12. 5 out of 5

    Patrick Lum

    A huge disappointment. Though it conforms more or less to the basic tenants of a biography, it's largely the author's own views of what PTerry's work reflects, blah blah blah, blah blah blah. What little analysis exists is extremely brief and not very well supported. For a book about Terry, it's simply quite odd how much of it seems rather to be about Craig. There is also a hell of a lot of quoting lines in lieu of actually saying anything. A huge disappointment. Though it conforms more or less to the basic tenants of a biography, it's largely the author's own views of what PTerry's work reflects, blah blah blah, blah blah blah. What little analysis exists is extremely brief and not very well supported. For a book about Terry, it's simply quite odd how much of it seems rather to be about Craig. There is also a hell of a lot of quoting lines in lieu of actually saying anything.

  13. 4 out of 5

    Jamie

    Keep your money. This will sound unkind but Craig Cabell has no sense of humour. One of his previous books is entitled "Snipers: profiles of the world's deadliest killers" - to me that screams humourless pillock. He is singularly unqualified for the task at hand. Its also very obvious he has never personally interviewed Terry Pratchett. I'd give this half a star at best Keep your money. This will sound unkind but Craig Cabell has no sense of humour. One of his previous books is entitled "Snipers: profiles of the world's deadliest killers" - to me that screams humourless pillock. He is singularly unqualified for the task at hand. Its also very obvious he has never personally interviewed Terry Pratchett. I'd give this half a star at best

  14. 4 out of 5

    Luke

    Avoid at all costs. Typically I tend not to read biographies where the writer has no immediate connection to the subject but stupidly I made an exception here. The primary problem is that the author keeps injecting his own views and interests into the book and this happens right from the start when he launches into a tirade in the 2nd introduction about the differences between sci-fi and fantasy! The fact that there's 2 introductions should be a warning sign.. It's a common problem with career bio Avoid at all costs. Typically I tend not to read biographies where the writer has no immediate connection to the subject but stupidly I made an exception here. The primary problem is that the author keeps injecting his own views and interests into the book and this happens right from the start when he launches into a tirade in the 2nd introduction about the differences between sci-fi and fantasy! The fact that there's 2 introductions should be a warning sign.. It's a common problem with career biographers where they have a passing understanding of the subject but can only really contextualise it in comparison with other topics they've worked on. In this book it manifests in part as a heap of random quotes from Pratchett's work (clunky but sometimes relevant) and a tonne of quotes from other authors which not only feel out of place but constantly detract from what little flow and pacing exists. In fact the entire book is a random jumble of thoughts about a few topics tenuously linked with moments from Pratchett's career. At the start of the book there's some background about how Sir Terry started his career but that soon devolves to rants and tangents. An overly detailed bibliography and filmography fill out the final pages but aside from these and the myriad quotes, there's very little content here and most of that consists of the author's own opinions. The fact that it is so short is a mercy but still I can't recommend this for even die hard fans as there really is very little of value in this book.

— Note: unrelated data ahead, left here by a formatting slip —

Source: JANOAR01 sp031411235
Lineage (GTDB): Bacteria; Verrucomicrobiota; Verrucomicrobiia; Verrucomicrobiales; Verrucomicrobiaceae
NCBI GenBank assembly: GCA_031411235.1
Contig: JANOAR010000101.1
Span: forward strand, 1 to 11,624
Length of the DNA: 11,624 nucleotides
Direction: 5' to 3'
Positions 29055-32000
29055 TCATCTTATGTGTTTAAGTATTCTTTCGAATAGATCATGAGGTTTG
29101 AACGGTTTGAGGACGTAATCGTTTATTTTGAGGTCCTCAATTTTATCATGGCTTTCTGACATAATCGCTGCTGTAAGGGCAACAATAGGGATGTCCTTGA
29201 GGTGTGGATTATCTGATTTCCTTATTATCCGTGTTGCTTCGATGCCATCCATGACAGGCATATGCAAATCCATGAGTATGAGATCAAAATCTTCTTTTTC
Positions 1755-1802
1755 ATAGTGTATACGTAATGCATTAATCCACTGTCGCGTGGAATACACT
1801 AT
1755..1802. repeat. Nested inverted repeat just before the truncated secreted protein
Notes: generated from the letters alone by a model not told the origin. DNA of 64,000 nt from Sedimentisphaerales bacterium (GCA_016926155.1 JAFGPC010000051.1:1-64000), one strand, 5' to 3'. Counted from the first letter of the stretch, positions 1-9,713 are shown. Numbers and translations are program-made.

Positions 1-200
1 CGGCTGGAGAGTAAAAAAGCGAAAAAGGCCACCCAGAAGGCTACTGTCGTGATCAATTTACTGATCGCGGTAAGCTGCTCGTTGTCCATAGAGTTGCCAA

15. 5 out of 5

    Rebecka O'Malley

    For the most part, I really enjoyed this book. I learned a lot of things about Terry that I didn’t already know. I won’t go into detail there, to avoid spoilers. I will say that Terry is my favourite modern author, so I read this book exactly for this purpose. I feel like at some points in the book the author presumed a lot of Terry that he couldn’t possibly have known. There were sections where he would state what Terry said about one of his works, or influences, and then the author would argue For the most part, I really enjoyed this book. I learned a lot of things about Terry that I didn’t already know. I won’t go into detail there, to avoid spoilers. I will say that Terry is my favourite modern author, so I read this book exactly for this purpose. I feel like at some points in the book the author presumed a lot of Terry that he couldn’t possibly have known. There were sections where he would state what Terry said about one of his works, or influences, and then the author would argue that he wasn’t correct in his statement, which felt strange. However, this did provide some interesting insights into the author and the subject, and a unique take on him. This book provided a brief glimpse into Terry, his life, and works, that couldn’t afford to go into too much detail. There were some elements explored more deeply than others (the role of teenhood and growing up, for example), and much emphasis is placed on Terry’s early works. There were repetitive moments in this book that felt a tad unnecessary, though it didn’t hamper my enjoyment in any significant way. I did finish this book feeling satisfied, though I would have liked to be able to dig into Terry deeper in this book. The book is also very outdated, having been written in 2011. This is obviously through no fault of the author, but if you want a complete screenshot of Terry’s life (who died in 2015), then this book won’t be for you. However, if you are a fan of Terry Pratchett, the Discworld, or any of his other works, this book is still worth the read. 3.5/5